After a stellar performance in 2020 which saw net asset value (NAV) grow by 106.5%, 2021 was more subdued by its own standards, up only 13.2%. This year the share price has come under severe pressure from rising inflation and the rising interest rate used in discounting long duration income flows on many of the growth stocks in its portfolio. Moderna, the manufacturer of Covid-19 vaccines and the largest holding in the portfolio at 8% is down nearly a third year to date, while Tencent, the Chinese e-commerce giant, at 4% of the portfolio is down nearly a fifth this year. Others in the top five holdings: ASML (-13%), Illumina (-9.6%), Tesla (-13%) and NVIDIA (-10.4%) have all been downgraded due to expectations of a steepening yield curve.
Is now the time to panic and if not now, then when? Geopolitical risk is at an all-time high, the US federal reserve has just hiked interest rates for the first time since 2018 and global inflation is running rampant while oil and gas prices have spike on supply fears. However, listening to manager, Tom Slater and deputy manager, Lawrence Burns discuss the current environment and the outlook for the portfolio in a recent investor presentation, you don’t get the sense that now is the time to panic, or indeed ever. Their strategy is long-term, and they have positioned the fund to participate in structural changes and technological advances in society. They have incredible deal flow built on decades of strong relationships and a reputation for stability and patience. Entrepreneurs are keeping companies private for longer and having early access to investment in these opportunities often leads to extraordinary returns.
As for its current top holding, asked if Moderna is a “one-trick-pony” with reference to the major windfall from the Covid19 vaccine, but recently downgraded as investors see the end of the pandemic and the Covid-19 vaccine franchise, Lawrence answered “Moderna is a one trick pony, but that one trick is a broad and important one and that trick is mRNA.” The biotechnology behind the Covid-19 vaccine is a powerful one with programmes to cure zika, HIV, cancer and a range of other ailments making the recent windfall unlikely to be a once-off.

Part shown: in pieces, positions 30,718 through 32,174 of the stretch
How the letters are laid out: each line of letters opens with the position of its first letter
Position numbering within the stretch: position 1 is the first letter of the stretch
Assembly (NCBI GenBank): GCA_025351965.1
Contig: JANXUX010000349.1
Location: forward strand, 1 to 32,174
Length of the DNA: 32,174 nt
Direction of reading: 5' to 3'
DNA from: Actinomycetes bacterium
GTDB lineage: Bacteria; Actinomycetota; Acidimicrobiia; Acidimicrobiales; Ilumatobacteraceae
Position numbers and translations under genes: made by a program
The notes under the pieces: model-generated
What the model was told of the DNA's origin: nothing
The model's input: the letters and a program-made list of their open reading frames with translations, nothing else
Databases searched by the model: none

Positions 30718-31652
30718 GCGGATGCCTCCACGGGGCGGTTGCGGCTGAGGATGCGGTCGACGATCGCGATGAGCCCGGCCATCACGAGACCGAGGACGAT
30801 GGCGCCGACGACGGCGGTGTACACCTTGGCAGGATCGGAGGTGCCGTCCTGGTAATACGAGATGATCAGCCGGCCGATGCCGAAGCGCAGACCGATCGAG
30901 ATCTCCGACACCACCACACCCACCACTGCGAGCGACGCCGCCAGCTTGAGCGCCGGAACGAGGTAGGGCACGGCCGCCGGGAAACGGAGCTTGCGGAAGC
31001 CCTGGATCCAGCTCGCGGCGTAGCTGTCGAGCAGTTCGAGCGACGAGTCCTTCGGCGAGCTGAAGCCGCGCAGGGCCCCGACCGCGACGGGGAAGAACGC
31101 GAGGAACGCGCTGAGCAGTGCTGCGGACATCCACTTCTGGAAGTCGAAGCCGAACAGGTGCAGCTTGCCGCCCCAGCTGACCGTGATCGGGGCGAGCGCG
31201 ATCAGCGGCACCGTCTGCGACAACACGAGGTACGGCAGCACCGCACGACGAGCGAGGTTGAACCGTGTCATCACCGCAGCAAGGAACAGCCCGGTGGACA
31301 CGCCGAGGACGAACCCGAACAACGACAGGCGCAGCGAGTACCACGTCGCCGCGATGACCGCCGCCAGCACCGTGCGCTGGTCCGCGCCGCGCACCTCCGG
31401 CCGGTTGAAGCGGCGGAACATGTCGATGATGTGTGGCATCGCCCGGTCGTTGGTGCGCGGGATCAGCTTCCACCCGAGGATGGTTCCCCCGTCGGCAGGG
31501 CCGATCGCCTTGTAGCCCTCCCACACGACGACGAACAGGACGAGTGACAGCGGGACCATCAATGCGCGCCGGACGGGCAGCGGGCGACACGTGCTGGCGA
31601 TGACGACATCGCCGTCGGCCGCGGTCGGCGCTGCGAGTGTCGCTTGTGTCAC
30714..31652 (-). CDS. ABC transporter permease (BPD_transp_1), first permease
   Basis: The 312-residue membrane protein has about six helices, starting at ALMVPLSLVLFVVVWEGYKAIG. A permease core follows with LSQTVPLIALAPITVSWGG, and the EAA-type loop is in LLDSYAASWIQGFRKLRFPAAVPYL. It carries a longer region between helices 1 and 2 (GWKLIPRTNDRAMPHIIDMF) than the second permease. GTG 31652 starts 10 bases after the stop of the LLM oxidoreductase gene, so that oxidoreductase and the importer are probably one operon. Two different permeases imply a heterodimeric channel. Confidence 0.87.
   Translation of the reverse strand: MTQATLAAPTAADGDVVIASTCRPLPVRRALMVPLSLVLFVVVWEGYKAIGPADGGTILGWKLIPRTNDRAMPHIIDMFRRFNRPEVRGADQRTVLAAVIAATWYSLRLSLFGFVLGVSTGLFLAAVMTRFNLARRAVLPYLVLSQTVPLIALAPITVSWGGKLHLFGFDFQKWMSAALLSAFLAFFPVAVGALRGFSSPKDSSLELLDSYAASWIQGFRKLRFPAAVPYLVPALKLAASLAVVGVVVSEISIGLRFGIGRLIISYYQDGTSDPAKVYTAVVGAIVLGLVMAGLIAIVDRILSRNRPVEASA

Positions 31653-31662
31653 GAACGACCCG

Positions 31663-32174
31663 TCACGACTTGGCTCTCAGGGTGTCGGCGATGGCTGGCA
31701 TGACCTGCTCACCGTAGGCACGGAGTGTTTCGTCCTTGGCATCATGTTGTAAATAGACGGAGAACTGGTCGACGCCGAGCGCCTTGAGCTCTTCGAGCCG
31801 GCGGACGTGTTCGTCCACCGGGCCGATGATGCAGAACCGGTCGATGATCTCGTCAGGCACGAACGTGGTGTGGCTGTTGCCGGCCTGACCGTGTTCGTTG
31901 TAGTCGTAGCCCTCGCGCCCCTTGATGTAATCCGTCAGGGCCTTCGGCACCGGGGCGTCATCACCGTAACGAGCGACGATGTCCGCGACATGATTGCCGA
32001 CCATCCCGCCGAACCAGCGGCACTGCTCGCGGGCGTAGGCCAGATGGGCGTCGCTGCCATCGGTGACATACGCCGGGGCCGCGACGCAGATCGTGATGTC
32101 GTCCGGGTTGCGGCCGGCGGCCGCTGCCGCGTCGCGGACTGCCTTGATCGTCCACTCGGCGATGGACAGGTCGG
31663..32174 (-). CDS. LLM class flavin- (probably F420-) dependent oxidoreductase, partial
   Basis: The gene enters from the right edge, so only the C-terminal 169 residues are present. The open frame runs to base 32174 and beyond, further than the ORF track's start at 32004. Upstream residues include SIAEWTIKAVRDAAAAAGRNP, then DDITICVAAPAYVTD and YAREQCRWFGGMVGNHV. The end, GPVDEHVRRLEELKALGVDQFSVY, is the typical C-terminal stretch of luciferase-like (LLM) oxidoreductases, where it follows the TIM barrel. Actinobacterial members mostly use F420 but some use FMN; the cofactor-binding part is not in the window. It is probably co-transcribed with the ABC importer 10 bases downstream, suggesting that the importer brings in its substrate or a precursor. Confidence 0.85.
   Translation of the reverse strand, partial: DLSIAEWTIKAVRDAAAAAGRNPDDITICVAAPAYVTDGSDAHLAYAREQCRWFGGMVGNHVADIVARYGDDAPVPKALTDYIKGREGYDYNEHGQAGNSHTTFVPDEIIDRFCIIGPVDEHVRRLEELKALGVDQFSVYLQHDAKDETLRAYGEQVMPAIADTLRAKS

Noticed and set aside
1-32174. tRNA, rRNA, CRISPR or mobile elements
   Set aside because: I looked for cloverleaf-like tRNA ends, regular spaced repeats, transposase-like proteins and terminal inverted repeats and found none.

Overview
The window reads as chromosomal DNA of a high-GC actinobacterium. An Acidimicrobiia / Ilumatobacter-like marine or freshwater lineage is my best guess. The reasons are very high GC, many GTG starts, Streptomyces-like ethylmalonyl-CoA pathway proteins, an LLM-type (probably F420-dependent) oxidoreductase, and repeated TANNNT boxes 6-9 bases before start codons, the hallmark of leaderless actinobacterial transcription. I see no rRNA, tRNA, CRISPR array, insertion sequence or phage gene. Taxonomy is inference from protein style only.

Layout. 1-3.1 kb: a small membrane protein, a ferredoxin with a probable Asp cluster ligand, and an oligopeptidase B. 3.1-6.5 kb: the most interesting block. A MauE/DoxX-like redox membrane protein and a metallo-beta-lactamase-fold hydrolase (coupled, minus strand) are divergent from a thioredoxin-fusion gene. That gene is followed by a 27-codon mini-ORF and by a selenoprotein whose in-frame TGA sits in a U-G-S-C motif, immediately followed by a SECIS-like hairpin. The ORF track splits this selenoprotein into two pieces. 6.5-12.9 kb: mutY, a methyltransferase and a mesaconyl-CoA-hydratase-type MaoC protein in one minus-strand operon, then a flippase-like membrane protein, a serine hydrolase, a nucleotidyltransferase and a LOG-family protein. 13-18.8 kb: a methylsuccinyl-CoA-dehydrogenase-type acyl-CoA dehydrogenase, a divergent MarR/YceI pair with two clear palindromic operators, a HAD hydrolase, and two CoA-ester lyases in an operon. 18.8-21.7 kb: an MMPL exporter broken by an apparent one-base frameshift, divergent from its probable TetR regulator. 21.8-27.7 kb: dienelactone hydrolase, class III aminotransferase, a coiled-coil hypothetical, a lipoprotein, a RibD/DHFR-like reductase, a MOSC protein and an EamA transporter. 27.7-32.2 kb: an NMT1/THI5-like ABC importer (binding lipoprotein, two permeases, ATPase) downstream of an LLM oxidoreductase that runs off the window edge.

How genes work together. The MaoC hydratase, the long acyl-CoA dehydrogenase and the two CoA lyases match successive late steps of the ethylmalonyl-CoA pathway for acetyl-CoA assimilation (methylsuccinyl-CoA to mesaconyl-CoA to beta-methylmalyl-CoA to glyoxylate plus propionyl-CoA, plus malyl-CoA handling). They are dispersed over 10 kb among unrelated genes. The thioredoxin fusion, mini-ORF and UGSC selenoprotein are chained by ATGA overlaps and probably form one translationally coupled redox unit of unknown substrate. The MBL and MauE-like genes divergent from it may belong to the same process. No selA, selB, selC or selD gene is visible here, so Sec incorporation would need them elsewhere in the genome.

Regarding the tightening of regulation in the Chinese technology sector and its impact on Tencent, the team thinks that the Chinese government is ahead of the curve in terms of regulation and that democratic western nations will eventually implement similar regulatory changes. They believe that companies that “go with the grain of society” and who are aware of their broader impact on society will find it easier to prosper. In this regard, Chinese tech companies are further along the route of enlightenment.
Lastly, Tom Slater does not agree that higher inflation and rising interest rates should lead to lower valuations on growth stocks. He cautions investors to also consider the impact of pricing power on some of these high growth companies as they become market leaders in their field. Therefore, with higher expected future inflation, one should also adjust the future cash flows that will yield a better current valuation. Looking past the current volatility, the fund has invested in some ground-breaking technology and the managers are excited by the intersection of computing power and biology calling the opportunity set “large and varied” They have 49 investments in private companies, and it is not difficult to imagine the next Amazon and Tesla coming from that pool.
Spend some time with our team to find out which one of our portfolios is best for you.